There is nothing more soothing than walking on the beach. From the cool surf and warm sand to people-watching and picturesque sunsets, the beach is charming and fanciful, full of both adventure and romance.
But the beach offers more than a beautiful backdrop: There are numerous health benefits to your sandy stroll. Beach walking is a wonderful way to clear your mind and exercise your body.
“Walking is a great way to burn calories and keep active, but the type of surface you are walking on can have a dramatic effect on your back and spine,” Dr. Allen Conrad, a certified strength and conditioning coach and chiropractor, told Healthline.
“Softer surfaces like grass and sand will help prevent degenerative conditions like spinal arthritis from progressing,” Conrad added. Walking on the beach also burns a good deal of calories.
Here is everything you need to know to get the most out of walking on the beach.
There are numerous benefits to walking on the beach.
Walking in sand requires a greater effort than walking on a hard surface. Your muscles and tendons will work harder, strengthening your foot and ankle. Beach walks will burn more calories than walks on the sidewalk.
Walking on the beach is ideal for those with pain in their knees, back, and hips, as sand puts less stress on the body, making it easier on the bones and joints (
“Being outside and surrounded by the rhythm of the waves has a calming effect on our nervous system,” physical therapist Ashley Estanislao told Healthline.
“Walking on the beach can help relieve stress and the sunshine can help our bodies synthesize vitamin D. Feeling the sand on bare feet may also create a sense of feeling grounded.”
Other health benefits include:
- Exfoliation. Sand is a natural exfoliant. Barefoot strolls will remove dead skin cells and soften your soles.
- Strength training. The increased resistance will strengthen the muscles between your feet and back, especially your calves, quadriceps, and glutes.
- Weight loss. Walking on the beach can help you lose more weight. A 2020 study found that walking on sand led to a greater reduction in waist circumference than walking on pavement — 5.3 cm versus 3 cm, respectively (
- Reduced injury risk. A 2013 study found that sand training builds strength and prevents injury due to the fact that there is less impact (
Walking on the beach is gentler on your joints and works your muscles more.
When it comes to working out, it’s important to know your calories in, calories out ratio, or how many calories you work off during a sweat. How many calories you burn when walking is determined both by speed and weight, as explained in this chart.
But what does that mean for walking on the beach?
“Because your body uses muscles in a different way walking on sand, you will burn about one-and-a-half to two times more calories than regular walking,” Conrad told Healthline.
Why the disparity? Well, because “accessory muscles of the legs and back have to use more effort to keep you stable when walking on sand, and [the extra effort] burns additional calories.”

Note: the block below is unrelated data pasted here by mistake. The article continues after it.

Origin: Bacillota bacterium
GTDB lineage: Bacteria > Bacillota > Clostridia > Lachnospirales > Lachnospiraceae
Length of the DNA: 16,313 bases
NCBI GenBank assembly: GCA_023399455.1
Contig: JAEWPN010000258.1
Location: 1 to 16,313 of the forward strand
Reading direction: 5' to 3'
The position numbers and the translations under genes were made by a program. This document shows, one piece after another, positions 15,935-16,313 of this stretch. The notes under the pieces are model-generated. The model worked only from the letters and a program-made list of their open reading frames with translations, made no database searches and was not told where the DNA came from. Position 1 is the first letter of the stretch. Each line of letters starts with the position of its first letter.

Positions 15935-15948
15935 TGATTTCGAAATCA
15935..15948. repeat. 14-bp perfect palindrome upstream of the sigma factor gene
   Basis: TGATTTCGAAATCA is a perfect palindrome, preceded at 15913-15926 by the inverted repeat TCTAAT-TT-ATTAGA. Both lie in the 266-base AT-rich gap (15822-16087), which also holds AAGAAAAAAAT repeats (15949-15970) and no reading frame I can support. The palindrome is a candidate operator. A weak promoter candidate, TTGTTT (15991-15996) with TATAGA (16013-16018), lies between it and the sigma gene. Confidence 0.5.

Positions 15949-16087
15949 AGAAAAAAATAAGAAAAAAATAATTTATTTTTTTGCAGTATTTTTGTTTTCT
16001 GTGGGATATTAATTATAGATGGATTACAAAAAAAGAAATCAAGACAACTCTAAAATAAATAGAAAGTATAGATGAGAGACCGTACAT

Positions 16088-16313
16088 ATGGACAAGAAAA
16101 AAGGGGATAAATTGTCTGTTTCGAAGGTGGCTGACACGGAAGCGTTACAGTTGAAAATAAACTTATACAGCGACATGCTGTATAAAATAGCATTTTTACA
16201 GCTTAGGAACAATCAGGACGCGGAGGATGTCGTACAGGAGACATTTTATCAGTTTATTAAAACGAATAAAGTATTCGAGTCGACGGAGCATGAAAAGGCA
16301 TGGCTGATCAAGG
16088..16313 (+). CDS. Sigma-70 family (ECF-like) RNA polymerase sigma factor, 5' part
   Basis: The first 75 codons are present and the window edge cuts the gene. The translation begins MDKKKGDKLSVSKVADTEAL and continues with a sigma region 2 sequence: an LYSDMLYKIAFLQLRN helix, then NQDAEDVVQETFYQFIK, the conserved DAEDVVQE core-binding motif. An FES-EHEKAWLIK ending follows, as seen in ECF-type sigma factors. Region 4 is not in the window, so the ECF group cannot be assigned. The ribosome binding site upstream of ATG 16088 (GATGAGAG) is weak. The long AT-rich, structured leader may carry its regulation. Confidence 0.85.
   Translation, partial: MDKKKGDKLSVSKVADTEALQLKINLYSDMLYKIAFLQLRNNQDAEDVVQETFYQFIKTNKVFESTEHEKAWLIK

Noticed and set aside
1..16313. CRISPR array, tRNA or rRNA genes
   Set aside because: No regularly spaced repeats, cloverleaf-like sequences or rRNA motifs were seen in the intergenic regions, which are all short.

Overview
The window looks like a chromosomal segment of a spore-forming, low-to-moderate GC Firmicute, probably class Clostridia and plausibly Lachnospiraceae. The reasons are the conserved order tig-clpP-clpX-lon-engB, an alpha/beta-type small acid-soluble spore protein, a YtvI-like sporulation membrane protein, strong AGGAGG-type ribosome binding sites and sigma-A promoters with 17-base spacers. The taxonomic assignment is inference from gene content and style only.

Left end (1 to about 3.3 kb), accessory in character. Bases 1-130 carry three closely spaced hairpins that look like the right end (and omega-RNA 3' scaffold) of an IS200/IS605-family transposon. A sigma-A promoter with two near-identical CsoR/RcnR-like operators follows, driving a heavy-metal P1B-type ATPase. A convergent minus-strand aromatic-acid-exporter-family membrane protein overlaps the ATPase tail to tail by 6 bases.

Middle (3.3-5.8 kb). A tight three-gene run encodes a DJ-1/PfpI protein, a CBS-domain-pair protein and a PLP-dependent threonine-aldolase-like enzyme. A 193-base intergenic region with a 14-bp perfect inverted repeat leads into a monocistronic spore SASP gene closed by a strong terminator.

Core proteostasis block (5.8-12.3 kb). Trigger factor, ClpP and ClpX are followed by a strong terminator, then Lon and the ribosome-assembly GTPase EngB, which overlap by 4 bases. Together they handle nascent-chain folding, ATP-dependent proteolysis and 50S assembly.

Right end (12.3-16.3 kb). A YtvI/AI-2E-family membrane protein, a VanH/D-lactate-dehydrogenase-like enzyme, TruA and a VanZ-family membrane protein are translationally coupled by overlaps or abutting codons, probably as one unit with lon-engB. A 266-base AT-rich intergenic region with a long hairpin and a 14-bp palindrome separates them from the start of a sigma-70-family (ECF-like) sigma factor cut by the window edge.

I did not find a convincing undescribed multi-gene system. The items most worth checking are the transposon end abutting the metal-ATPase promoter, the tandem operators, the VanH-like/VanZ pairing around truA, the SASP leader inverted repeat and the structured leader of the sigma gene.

This claim is supported by research. Although there are limited studies done specifically on sand, an older study examined the body’s caloric expenditure when walking on uneven terrain and found that muscles work between 26–68% more (
Muscles work between 26–68% more when walking on uneven terrain.
If you’re ready to take your walk from the street to the sand, you will want to consider a few factors, including:
- The density of the sand. Softer sand is easier on your bones and joints than wet, packed sand, as it’s more buoyant. Softer sand will also help build more resistance and strength. But note that if you have lower body injuries, it may be best to walk on firmer sand.
- The distance or duration of your walk. Are you new to sandy strolls? If so, take it easy and build your time and speed slowly. This is new terrain, after all. The sand will fatigue muscles that may not work as hard on the treadmill or pavement.
- High tide and low tide. While secondary, it’s important to be aware of your surroundings and keep an eye on the surf. An unexpected wave can cause you to lose your footing and even knock you down.
- Footwear. While some people prefer to walk barefoot, if you’re going for a longer walk, you will want to wear athletic shoes. They will support your arches and ankles and protect your feet from glass, metal, or sharp shells that may be hidden in the sand.
You will also want to drink plenty of water, before and during your workout. Not sure how much? Take a few swigs every mile or every 15 minutes.
You will want to wear sunscreen, too. Even on overcast days, the sun’s ultraviolet rays can cause burns.
Wearing a calorie counter or step tracker can help you keep track of your workout. And if you need motivation, consider walking at sunrise or sunset or with a friend. Having a companion (or a view) can keep you going, even when you don’t want to.
Pay attention to your surroundings, the tide, the texture of the sand, and how your body feels in order to maximize your walk. And don’t forget the sunscreen!
Whether you’re walking to gain strength, lose weight, or simply improve your mental health doesn’t matter: What matters is that you’re taking strides to improve your life.
These strides are particularly beneficial when taken on the sand, as beach walks pack a lot of punch. Plus, they’re a great way to sightsee, especially if you’re on vacation.
However, it’s important to consult with a physician before starting any new workout routine. Beach walking can actually cause additional stress if you’re already injured or battling a chronic condition.
The next time you find yourself inspired by a beach view and the smell and sound of the surf, take a walk. You will be stronger — and more inspired — for it.